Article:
Mr. Afzal, the proprietor of the Happy Book House in Chennai’s Lily Pond Complex, makes a confession. “I am not a learned man,” says the shopkeeper. “I’ve only passed 10th standard. But let me tell you about Moore Market.”
What he lacks in higher education, Afzal makes up for with his knowledge of this warren of dusty shops, the latest phase in a century-long fits-and-starts process of formalization. The history of Lily Pond and its previous iterations says a lot about Chennai’s uneasy relationship with informality, and its blunt-force efforts to corral its unregulated service sector.
The Lily Pond Complex represents a drop in the bucket of India’s ten million street vendors, who occupy approximately two percent of the country’s urban land, most of it illegally. Their illicit status means that vendors wage daily battles with local authorities, and face uncertain tenure and the constant threat of eviction. The vendors at Lily Pond are unusual, however. Now paying rent in this four-story building of 857 shop units, they have become a relatively formalized group.
Whether this is progress depends on who you ask.
The push toward formalizing Chennai’s street vendors started at least 115 years ago, according to Afzal. In 1898, Sir George Moore, the British president of the Corporation of Madras (this city’s former name) established the Indo-Saracenic, brick-work Moore Market to house street traders who were obstructing the public space near the Madras high court. For 80-plus years, the market served as a civic landmark, a messy quadrangle of hundreds of shops trafficking in vegetables, meats, exotic pets, antique curios and second-hand books. As landmarks of the British regime fell out of fashion, however, Moore Market was eyed as a location for a new parking complex. When a fire gutted it in 1985, the vendors were forced back onto the sidewalk outside.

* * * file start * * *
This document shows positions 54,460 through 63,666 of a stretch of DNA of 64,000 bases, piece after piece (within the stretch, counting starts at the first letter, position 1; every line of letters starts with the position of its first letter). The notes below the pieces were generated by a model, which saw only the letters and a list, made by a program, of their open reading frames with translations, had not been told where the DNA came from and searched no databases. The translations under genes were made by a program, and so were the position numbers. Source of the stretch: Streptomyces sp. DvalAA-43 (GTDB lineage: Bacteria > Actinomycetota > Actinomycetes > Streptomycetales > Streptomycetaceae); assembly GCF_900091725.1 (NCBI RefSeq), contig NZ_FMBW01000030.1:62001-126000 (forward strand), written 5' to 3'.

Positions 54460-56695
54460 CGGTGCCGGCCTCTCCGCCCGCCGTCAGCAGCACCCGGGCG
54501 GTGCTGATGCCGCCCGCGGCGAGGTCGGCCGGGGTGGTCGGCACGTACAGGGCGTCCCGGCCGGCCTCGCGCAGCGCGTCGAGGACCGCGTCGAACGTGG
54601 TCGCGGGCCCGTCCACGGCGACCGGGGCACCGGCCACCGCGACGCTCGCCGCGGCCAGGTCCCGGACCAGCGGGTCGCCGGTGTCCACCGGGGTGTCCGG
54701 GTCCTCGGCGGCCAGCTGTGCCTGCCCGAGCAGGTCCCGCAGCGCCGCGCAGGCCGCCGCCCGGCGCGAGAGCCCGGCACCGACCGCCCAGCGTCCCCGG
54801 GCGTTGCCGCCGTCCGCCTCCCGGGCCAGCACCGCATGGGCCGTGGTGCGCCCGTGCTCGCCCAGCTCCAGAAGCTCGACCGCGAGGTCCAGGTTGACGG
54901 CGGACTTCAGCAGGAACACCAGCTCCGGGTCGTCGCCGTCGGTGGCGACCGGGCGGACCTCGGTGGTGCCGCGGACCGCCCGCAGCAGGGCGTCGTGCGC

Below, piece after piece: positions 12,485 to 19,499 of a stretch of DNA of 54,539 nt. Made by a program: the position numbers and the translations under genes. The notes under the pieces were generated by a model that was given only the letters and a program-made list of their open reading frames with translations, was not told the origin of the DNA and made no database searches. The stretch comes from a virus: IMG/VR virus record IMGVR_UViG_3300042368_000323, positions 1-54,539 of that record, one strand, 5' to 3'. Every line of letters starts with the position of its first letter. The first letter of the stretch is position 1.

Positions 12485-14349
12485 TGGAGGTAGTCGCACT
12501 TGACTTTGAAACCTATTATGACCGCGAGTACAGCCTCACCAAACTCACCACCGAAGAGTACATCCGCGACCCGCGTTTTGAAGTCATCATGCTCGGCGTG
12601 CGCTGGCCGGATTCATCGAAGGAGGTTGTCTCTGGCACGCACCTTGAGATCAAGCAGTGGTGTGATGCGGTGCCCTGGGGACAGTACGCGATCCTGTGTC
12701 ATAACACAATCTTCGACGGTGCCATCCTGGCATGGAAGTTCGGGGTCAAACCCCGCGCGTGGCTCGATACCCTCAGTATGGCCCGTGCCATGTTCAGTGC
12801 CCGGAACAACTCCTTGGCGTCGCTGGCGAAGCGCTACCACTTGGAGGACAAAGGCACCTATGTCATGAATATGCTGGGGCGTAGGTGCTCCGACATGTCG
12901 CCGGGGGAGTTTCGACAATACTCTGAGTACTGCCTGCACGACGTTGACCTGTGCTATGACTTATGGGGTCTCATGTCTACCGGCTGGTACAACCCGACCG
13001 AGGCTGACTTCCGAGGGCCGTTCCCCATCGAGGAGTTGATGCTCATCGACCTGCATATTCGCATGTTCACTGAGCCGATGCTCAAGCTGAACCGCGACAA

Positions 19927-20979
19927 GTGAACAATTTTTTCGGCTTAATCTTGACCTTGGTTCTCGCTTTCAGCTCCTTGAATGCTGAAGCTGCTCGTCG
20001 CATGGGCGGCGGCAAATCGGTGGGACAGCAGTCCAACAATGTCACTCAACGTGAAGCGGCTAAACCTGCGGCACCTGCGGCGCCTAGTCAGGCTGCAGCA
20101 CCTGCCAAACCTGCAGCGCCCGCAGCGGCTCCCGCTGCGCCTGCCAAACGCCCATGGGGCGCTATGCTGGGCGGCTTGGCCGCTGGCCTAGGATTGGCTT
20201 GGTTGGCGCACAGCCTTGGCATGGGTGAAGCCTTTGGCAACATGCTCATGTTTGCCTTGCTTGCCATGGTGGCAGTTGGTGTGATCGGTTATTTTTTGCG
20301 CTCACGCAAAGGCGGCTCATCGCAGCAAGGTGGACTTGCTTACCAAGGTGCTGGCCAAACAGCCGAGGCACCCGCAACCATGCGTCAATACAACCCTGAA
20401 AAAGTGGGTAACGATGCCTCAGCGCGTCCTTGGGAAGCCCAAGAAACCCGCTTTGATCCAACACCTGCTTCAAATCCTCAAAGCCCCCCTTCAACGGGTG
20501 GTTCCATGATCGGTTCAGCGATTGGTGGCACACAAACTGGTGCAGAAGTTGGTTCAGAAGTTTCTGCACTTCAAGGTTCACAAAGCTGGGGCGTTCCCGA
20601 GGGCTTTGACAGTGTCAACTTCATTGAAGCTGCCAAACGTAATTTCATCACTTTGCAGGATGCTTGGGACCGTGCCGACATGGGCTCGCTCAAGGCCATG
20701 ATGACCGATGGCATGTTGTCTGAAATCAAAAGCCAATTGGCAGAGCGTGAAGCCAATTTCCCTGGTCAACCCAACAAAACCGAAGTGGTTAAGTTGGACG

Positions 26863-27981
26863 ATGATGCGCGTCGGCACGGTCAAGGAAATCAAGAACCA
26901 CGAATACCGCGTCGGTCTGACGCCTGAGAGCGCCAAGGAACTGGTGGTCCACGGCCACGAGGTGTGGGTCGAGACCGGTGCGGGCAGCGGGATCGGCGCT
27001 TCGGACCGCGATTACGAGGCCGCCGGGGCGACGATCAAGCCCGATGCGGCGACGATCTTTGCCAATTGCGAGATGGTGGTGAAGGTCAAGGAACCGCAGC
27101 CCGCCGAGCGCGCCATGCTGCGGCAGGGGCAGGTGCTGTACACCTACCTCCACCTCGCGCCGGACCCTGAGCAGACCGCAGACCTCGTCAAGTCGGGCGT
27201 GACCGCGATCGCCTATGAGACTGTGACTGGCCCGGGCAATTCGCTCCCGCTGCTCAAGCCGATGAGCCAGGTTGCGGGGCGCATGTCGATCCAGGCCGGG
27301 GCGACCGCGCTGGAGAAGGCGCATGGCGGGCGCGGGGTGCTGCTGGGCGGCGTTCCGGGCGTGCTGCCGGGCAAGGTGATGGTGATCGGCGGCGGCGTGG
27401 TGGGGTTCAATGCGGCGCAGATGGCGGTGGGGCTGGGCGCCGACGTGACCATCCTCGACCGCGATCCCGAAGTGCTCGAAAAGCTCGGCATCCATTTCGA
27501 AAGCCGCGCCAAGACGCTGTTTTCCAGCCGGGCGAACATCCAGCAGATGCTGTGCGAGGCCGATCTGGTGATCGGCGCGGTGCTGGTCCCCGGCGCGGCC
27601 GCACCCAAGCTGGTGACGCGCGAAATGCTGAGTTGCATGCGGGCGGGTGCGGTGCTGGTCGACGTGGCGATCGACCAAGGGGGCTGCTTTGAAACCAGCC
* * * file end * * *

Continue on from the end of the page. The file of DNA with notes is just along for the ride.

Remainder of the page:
Their new location in exile, with its heavy foot traffic, proved ideal for making sales, and the market flourished. But in 1992, Chennai again decided to formalize the vendors. The city constructed the Lily Pond complex on a nearby pond that had been filled with the Moore Market’s demolition rubble. Vendors were resettled in the new building’s five-by-five-foot concrete bays, each connected by ramps to provide easy access for shipping and receiving merchandise. And there they sit today, in dull gray spaces with roll-down doors that make the shopping center feel more like a dreary storage facility. The lack of pedestrian activity means customers are scarce. Plus, the place is partially empty — when it was built, Chennai sought to auction off the 857 shop spaces, but only 593 were taken. During several recent visits, only a handful of shops on the ground and first floors were open, and on the second and third floors, inconvenient for potential customers to reach, even fewer were occupied. Because of the vacancies, these upper floors are now blighted, their desolate corridors filled with sleeping drunks and the overpowering stench of human waste.
Afzal has been a tenant at Lily Pond since the late 1990s. His shop specializing in commerce and business-management textbooks sits in the better real estate on the ground floor. But even though his monthly rent of 1,200 Rupies (or $24 U.S.) is about one-tenth of what commercial realtors typically charge in this city, he’s tired of complaining to his Corporation of Chennai landlords about the lack of running water, missing toilets, unsanitary conditions, and dearth of security. His landlords refuse to maintain such basic provisions because they claim that many other tenants are behind on their rent. The complex is less dangerous than it used to be, Afzal says, but far from ideal.